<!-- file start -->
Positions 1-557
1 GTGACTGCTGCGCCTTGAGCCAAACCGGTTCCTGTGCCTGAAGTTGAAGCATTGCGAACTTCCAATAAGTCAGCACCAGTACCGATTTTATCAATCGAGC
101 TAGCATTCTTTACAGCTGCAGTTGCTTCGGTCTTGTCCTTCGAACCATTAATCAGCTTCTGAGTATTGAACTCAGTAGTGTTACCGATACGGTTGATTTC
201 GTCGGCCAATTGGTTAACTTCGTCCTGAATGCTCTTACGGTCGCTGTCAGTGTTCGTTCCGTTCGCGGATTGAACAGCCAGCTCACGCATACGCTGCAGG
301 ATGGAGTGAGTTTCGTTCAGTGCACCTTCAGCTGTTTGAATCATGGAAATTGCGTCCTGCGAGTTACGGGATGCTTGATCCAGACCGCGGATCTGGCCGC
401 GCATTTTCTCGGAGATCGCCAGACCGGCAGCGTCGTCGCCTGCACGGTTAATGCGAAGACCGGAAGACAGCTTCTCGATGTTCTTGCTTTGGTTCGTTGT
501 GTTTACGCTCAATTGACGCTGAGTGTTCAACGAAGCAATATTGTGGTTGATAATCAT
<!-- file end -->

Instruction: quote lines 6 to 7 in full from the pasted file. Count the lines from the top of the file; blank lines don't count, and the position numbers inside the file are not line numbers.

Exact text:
401 GCATTTTCTCGGAGATCGCCAGACCGGCAGCGTCGTCGCCTGCACGGTTAATGCGAAGACCGGAAGACAGCTTCTCGATGTTCTTGCTTTGGTTCGTTGT
501 GTTTACGCTCAATTGACGCTGAGTGTTCAACGAAGCAATATTGTGGTTGATAATCAT